Thursday, August 27, 2015

Dwarvish Belt

My anniversary gift to my darling husband - 10 years!  It seems like yesterday.

This was a belt blank from Tandy Leather, which I tooled into a pattern based on the Dwarvish designs in Peter Jackson's The Hobbit films.

Design drawn on:

Edges of the design cut with an exacto knife (because I lost my swivel knife) and the background stamped in with a small teardrop camouflage tool.  Where the lines intersect, a shader helps give the impression of over/under:

Dyed black with Fiebings, treated with a finish.  Edges treated with gum traganth and an edge slicker.
Buckle and keeper also from Tandy.  They make it really easy to make a belt - it comes with snaps, so assembly is really just inserting the buckle, sliding the keeper on, and pressing the snaps closed.

Tuesday, August 25, 2015

Octopus Sandals

This was a quickie project to work on in the evenings during boot school.  There was a fun tutorial being shared all over the interwebs:

Because she goes into so much detail, I'm going to just show a couple of finished photos, and add a few notes.

Sandals can be worn with the straps up the leg, or around the ankle:

Close-up of the tooling & stitching:

So - some things I did differently from the tutorial:

1. I was concerned about the veg tan leather stretching.  I used 2-3oz, and remembering how much it stretched just from tooling, I'm a little cautious.  Especially if one was to wear these somewhere that they might get wet.  So, I bought some ripstop nylon, glued it to the back, and stitched around the edges.  The stitching will also help give it some dimensional stability.

2. I also didn't like the craft foam layers in the sole.  Partly because I was concerned about it's durability over time, and partly because it ripped right through when I was stitching it.  Instead, I used some squishy black leather I had laying around.  It was about 8oz thickness, and because it's not foam, the sandals really don't have any give - they're hard.  But - I remember wearing salt water sandals as a kid, and those were pretty much the same.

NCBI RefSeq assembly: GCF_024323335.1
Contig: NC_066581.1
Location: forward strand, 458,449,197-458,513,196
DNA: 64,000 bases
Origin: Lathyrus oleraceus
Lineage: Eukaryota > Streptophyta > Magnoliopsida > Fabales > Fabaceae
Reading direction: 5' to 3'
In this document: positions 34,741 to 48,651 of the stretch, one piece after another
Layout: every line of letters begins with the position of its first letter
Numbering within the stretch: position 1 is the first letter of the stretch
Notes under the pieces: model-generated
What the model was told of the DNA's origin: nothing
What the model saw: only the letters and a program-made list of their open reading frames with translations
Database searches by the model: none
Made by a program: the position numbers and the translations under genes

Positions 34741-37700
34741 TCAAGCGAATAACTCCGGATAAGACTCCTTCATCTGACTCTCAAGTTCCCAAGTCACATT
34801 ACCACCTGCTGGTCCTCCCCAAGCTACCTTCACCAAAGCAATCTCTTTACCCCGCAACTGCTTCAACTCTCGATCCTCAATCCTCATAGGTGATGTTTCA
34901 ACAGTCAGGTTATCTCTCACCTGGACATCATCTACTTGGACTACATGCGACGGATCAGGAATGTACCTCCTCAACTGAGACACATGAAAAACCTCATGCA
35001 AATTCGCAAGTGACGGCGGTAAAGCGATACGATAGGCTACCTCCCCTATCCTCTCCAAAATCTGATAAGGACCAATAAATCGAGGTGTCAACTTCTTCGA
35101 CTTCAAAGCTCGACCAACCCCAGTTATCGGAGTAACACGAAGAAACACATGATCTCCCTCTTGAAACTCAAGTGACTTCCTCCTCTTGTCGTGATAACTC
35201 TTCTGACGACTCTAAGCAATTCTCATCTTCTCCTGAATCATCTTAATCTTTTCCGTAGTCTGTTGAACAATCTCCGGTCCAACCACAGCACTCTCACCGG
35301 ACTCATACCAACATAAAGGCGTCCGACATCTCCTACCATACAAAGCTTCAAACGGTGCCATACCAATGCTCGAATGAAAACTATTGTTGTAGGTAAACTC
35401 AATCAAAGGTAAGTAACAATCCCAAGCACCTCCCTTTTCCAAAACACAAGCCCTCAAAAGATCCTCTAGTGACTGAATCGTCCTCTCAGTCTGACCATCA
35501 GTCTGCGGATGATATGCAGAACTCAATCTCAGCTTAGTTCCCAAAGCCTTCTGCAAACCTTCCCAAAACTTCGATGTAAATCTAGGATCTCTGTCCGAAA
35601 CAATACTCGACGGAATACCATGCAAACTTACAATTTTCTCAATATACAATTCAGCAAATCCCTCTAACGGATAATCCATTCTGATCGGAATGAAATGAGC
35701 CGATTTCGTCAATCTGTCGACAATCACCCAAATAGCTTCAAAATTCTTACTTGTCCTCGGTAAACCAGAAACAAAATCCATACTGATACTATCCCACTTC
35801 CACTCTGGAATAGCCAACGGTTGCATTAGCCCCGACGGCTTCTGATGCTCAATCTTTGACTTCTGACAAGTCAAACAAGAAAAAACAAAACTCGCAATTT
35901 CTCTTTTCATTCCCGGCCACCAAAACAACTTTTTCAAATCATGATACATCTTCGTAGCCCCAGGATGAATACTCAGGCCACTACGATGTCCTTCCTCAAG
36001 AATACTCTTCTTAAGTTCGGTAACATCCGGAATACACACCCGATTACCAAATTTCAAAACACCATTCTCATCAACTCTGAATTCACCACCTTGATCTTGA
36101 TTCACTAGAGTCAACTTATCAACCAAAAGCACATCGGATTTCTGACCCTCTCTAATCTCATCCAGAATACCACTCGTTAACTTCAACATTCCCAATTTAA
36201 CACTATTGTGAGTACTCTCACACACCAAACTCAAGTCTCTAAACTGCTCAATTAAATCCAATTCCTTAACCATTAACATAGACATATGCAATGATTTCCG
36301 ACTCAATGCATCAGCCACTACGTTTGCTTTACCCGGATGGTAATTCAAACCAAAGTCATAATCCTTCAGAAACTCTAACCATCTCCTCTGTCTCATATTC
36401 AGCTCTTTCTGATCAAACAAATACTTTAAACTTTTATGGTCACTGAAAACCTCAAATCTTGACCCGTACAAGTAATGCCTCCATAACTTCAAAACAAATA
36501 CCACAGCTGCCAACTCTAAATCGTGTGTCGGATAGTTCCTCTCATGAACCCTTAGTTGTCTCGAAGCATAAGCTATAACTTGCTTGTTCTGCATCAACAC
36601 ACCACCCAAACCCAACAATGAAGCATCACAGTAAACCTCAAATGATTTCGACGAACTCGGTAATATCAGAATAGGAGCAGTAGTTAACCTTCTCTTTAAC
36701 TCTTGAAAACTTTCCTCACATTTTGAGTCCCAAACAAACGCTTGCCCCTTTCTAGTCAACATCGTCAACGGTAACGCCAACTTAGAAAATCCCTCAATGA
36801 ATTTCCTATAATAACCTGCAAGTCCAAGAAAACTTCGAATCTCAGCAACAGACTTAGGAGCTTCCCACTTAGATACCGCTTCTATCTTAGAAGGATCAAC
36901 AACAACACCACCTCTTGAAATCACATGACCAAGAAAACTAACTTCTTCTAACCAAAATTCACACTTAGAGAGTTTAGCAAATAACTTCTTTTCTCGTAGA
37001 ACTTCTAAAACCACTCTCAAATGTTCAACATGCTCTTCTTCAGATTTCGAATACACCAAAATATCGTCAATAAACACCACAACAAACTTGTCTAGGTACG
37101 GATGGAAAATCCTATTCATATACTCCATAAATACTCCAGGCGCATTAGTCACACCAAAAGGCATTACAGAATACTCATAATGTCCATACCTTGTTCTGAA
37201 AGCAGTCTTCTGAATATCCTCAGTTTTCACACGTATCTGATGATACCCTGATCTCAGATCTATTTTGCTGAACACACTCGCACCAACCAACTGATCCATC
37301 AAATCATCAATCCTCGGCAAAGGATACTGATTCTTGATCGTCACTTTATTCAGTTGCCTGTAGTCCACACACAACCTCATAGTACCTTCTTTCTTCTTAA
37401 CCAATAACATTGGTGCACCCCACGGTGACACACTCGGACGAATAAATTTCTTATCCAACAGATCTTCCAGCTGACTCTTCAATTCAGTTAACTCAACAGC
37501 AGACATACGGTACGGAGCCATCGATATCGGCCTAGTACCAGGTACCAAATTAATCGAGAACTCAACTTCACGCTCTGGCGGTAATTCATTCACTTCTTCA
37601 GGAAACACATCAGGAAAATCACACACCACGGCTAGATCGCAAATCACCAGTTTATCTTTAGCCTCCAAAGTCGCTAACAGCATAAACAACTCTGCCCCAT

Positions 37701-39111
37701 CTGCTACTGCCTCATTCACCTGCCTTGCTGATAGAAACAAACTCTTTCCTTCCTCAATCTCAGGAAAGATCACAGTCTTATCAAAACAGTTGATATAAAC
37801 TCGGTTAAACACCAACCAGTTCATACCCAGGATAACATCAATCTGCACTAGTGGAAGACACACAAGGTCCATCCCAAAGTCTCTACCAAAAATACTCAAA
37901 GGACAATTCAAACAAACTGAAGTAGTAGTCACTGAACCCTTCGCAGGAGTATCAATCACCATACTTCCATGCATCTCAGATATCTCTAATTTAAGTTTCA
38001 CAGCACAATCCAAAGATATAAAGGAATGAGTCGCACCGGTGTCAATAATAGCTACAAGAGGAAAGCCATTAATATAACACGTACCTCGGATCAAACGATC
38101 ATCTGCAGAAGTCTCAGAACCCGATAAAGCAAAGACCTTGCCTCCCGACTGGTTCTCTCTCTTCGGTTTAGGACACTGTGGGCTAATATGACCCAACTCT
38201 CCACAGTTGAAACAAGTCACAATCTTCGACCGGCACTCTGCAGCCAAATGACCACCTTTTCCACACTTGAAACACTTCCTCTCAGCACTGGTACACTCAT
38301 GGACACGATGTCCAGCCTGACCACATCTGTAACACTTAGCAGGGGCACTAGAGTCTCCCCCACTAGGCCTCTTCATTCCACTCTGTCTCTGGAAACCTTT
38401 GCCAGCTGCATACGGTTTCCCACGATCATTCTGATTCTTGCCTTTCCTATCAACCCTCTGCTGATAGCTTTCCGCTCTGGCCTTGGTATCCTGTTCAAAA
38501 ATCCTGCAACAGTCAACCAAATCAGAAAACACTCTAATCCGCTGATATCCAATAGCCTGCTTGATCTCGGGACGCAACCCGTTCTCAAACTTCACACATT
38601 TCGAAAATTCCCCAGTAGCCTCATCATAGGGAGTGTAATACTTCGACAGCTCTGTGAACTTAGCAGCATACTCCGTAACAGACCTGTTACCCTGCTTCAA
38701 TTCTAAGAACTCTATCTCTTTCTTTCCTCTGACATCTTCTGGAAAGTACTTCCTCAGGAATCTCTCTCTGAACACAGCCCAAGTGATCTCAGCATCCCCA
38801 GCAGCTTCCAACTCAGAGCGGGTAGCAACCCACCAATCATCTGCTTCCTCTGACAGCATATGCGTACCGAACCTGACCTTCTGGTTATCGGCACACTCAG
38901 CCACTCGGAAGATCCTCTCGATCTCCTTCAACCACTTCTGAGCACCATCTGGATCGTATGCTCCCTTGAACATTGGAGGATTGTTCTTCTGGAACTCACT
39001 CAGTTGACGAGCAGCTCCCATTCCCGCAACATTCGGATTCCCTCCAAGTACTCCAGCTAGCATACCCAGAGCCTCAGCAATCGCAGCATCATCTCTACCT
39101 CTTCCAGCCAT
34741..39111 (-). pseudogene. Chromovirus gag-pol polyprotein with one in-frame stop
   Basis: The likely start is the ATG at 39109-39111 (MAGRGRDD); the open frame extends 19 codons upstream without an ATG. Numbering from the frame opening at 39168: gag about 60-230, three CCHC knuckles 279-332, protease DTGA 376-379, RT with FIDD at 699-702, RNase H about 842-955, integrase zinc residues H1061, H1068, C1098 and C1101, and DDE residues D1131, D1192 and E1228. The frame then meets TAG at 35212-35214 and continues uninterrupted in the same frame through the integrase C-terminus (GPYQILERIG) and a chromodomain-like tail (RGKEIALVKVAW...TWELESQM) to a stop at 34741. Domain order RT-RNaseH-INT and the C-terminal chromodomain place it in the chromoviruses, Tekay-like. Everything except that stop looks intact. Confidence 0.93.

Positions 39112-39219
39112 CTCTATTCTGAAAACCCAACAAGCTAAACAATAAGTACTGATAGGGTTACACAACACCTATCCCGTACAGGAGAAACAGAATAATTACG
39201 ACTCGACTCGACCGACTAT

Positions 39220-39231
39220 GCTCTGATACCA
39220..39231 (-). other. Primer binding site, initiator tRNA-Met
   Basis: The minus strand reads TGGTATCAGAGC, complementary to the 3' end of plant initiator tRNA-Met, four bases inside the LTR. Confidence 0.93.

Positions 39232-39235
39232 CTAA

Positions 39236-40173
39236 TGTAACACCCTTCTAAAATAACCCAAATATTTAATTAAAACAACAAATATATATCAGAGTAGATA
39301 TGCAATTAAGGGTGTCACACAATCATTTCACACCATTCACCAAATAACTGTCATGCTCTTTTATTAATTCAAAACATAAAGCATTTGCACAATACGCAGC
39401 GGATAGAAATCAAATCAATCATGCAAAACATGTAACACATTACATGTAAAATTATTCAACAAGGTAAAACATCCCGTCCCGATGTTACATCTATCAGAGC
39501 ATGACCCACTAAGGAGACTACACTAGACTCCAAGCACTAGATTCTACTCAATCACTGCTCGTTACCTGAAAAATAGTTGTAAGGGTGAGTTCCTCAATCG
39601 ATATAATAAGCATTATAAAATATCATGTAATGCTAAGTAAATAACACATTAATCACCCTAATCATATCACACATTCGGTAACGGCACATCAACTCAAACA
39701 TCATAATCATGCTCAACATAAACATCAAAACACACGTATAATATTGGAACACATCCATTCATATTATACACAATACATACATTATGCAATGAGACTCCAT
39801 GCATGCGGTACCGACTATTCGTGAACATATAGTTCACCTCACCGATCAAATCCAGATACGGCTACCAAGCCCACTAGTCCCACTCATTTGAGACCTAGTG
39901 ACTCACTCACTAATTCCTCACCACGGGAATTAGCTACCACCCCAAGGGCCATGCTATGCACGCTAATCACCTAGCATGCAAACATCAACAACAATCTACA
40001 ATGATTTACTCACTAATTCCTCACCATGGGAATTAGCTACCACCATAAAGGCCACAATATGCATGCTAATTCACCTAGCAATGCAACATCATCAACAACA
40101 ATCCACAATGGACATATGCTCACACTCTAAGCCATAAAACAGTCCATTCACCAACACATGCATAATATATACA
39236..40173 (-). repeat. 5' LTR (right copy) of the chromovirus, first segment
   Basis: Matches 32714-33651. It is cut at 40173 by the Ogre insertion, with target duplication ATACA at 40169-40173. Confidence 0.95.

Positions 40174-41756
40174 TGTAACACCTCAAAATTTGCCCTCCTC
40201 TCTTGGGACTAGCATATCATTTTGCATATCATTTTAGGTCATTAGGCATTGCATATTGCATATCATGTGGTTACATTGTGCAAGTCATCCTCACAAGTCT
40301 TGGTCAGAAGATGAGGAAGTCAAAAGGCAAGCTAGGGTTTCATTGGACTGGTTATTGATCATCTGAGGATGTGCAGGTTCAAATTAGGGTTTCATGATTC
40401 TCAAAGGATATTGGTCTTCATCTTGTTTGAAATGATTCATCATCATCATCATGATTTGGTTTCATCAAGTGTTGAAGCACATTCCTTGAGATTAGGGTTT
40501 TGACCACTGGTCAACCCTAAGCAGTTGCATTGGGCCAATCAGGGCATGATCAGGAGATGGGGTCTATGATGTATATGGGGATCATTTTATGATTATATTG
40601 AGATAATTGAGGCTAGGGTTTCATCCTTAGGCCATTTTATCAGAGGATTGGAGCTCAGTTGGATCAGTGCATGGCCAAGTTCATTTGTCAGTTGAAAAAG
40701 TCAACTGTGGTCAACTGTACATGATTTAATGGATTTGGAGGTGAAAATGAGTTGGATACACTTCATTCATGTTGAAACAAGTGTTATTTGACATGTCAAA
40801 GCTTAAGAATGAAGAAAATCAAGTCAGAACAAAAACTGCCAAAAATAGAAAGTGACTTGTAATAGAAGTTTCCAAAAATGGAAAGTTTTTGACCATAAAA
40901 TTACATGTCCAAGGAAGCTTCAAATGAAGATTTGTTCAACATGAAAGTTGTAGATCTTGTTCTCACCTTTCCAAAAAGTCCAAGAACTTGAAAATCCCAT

3. Since I have a big sheet of black soling material, I used that for the soles.  Also used Duall 88, rather than Ecoweld to glue everything together.

4. After making the stacked heel and standing on it, it was clear that it would be a very uncomfortable sandal for me without some sort of arch support.  So I made some ovals of veg tan, and skived the edges down really thin, and just moved them around between the layers until it felt better under my foot.  You can't tell from the outside, and it makes them far nicer to walk around in all day.

Things I will do differently next time.  And there will be a next time - a friend desperately needs a pair of green squid sandals, and we'll be making those in the next month or two.

1. I would like for there to be more cushion.  Perhaps poron could be a layer, with some kind of edge to disguise it?  Or maybe I can find it in black.

2. Those long straps don't stay up very well.  There may be things that can be done - like painting some liquid latex on the back of the straps?

3. Those strap ends need a keeper.  That's pretty minor.

4. The strap across the front of the foot needs to be farther forward on the side where the little toe is.  It's not terrible where it is, but a little more coverage there would be good.

5. The tentacle at the back does nothing.  And it would be great if there was more structure there.  So next time, there will be a strap on each side, coming up just behind the ankle.  It'll wrap around the long strap, and be slightly less tentacle-like, but will provide some much-needed structure.